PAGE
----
The Next Frontier: Customer Trials of the Fully Electric MAN Begin

The latest producer to start testing electric haulage vehicles is MAN. They have sent a shiny fleet of fully electric-powered HGVs out into the world this month and are waiting to discover their customer’s opinions after they try out the new models.

Trials Begin for Electric HGVs

The last couple of years have seen a lot of talk about the potential of electric vehicles to replace those powered by fossil fuels. There is no doubt that these modern trucks will be better for the environment, a key consideration in this day and age. However, many people are – perhaps righty – cynical about whether the technology in these new drives is good enough. In other words, can they really compete?

MAN is the latest producer to start seriously testing the capacity of alternative-fuel vehicles on the roads. By getting companies to carry out their day-to-day delivery contracts using these vehicles, MAN will determine whether the new drives are ready to hit the market.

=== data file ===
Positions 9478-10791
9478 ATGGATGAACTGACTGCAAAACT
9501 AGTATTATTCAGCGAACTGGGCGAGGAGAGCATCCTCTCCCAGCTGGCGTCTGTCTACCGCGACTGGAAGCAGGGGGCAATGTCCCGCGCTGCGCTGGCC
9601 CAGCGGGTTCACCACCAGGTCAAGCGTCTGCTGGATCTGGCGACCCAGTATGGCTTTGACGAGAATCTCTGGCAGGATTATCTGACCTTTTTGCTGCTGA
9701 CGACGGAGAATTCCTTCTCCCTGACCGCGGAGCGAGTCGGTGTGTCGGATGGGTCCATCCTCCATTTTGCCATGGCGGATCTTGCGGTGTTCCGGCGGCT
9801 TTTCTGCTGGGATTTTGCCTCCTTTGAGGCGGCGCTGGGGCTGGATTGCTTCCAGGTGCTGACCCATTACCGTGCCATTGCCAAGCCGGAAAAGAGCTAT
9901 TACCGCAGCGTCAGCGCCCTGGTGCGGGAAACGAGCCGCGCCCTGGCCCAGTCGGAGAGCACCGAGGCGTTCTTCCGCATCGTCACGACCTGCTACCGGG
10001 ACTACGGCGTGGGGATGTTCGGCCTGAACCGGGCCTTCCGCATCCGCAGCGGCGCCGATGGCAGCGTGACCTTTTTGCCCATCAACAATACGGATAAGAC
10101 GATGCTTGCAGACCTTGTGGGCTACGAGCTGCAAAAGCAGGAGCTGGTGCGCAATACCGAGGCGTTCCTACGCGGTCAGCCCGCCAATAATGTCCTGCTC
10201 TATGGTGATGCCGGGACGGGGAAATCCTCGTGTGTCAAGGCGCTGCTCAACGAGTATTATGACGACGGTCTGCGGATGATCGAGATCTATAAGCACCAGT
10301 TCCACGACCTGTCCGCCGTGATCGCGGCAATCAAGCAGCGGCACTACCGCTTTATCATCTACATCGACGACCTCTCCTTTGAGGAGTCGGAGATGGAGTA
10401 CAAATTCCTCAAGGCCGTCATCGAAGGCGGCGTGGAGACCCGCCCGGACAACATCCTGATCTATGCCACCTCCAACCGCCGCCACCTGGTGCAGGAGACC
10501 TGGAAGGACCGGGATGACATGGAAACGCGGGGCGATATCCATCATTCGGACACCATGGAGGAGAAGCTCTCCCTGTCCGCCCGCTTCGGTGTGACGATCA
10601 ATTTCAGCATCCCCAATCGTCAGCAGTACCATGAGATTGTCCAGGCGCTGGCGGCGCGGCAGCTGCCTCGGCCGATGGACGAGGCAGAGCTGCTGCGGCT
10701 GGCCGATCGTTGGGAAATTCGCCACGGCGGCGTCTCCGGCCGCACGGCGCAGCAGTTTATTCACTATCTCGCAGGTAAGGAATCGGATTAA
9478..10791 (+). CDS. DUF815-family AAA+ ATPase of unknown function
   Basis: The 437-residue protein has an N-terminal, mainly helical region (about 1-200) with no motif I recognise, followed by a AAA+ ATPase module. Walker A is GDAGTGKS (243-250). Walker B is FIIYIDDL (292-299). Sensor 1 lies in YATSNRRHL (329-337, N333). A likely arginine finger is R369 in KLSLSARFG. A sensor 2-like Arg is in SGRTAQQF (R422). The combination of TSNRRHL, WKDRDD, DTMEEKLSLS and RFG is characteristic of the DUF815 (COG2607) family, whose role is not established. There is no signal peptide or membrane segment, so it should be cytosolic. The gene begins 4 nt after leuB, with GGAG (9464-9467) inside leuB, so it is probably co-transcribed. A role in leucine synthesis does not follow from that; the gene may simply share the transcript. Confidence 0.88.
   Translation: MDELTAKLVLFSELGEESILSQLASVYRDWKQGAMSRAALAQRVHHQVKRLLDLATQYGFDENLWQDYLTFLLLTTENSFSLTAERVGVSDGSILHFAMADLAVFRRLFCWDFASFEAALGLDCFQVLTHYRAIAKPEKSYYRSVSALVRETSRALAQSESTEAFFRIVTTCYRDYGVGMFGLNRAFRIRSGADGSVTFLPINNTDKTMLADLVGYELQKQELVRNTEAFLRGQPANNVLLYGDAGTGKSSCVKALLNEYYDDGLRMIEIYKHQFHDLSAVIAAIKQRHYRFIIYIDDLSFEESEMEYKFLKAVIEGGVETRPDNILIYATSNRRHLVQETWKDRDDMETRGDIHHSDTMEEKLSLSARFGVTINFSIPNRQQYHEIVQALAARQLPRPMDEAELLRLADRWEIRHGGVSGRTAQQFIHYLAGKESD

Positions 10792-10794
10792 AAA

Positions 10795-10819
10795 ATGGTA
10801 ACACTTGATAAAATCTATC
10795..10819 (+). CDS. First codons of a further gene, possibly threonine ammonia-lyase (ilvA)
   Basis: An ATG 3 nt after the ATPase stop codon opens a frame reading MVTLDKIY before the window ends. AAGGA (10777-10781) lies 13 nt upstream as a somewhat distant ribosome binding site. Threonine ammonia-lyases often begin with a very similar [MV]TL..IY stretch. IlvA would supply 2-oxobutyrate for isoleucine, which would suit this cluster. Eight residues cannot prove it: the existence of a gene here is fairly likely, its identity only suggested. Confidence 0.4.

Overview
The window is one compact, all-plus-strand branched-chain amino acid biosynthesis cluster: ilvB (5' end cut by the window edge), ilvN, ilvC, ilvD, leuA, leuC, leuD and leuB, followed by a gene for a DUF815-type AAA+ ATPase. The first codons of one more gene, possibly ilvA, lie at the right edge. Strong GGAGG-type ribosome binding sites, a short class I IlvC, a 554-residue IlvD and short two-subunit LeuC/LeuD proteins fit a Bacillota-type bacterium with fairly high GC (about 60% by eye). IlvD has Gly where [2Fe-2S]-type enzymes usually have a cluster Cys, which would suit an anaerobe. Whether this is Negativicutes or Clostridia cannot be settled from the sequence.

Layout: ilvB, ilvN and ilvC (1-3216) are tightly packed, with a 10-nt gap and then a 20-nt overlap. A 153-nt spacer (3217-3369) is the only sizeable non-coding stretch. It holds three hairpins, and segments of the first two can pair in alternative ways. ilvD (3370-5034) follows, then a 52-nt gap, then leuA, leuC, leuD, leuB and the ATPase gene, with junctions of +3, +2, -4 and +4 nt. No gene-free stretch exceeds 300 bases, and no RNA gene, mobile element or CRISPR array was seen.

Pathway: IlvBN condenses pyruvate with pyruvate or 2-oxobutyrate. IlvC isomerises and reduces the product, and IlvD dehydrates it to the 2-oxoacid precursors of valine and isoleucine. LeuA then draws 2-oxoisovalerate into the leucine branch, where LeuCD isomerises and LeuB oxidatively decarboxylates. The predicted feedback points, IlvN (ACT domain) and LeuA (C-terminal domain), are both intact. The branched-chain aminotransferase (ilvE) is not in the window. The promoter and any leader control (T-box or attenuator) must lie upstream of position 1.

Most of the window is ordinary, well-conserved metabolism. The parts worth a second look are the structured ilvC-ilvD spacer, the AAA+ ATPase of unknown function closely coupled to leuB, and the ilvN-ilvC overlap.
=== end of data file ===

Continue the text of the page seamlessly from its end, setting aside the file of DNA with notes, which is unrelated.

Who is MAN?

If you’re not familiar with the company, MAN is a supplier of commercial trucks and vans, operating internationally. They have a huge range on offer for customers already, and this move into more eco-focused products is in response to the needs of the logistics industry.

Using alternative fuel vans and trucks to fulfil delivery contracts solves a lot of problems with regards to lowering emissions and reducing fuel consumption. Governments across Europe are encouraging haulage companies to address environmental issues and MAN’s trucks could be a solution.

Who is Trialling the Trucks?

At the handover a few weeks ago, MAN’s HGVs were given to Spar, Quehenberger Logistics and Hofter (Aldi in Austria). A tractor was given to Magna Steyr, the plant equipment haulier. There are only nine eTGMs and each will be thoroughly tested.

Getting Technical

Each MAN has an electric motor in the centre of the frame and lithium-ion batteries below the cab. There are 6×2 and 4×2 configurations available, including reefer and swap bodies. The larger 6×2, 26-tonne model has twelve batteries and can run to 120 miles per charge. The smaller 4×2 model has just eight batteries and a lower range of eighty miles.

It remains to be seen whether these fully-electric MANs will be a satisfactory replacement for ordinary trucks. Either way, it looks like we are getting closer to electric trucks being the norm on the motorways of the UK. In the meantime, our Freight Exchange platform can help you subcontract loads, increasing your profit, growing your company and maybe helping you save up for an electric HGV.

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